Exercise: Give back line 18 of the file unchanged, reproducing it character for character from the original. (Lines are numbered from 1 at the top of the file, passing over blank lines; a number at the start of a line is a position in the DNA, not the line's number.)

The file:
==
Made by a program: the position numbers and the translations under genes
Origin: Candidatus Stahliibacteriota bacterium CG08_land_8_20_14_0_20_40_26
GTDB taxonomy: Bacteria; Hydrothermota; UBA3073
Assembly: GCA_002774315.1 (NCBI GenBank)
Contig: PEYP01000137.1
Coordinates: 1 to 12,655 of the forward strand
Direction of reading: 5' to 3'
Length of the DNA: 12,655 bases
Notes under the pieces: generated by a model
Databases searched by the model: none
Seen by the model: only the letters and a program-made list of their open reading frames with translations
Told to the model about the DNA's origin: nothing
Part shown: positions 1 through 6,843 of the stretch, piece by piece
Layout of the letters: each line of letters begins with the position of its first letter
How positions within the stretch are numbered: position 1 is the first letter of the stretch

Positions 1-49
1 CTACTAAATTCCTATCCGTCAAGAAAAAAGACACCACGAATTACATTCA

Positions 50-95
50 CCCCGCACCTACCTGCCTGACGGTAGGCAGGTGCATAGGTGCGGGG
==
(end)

Positions 50-95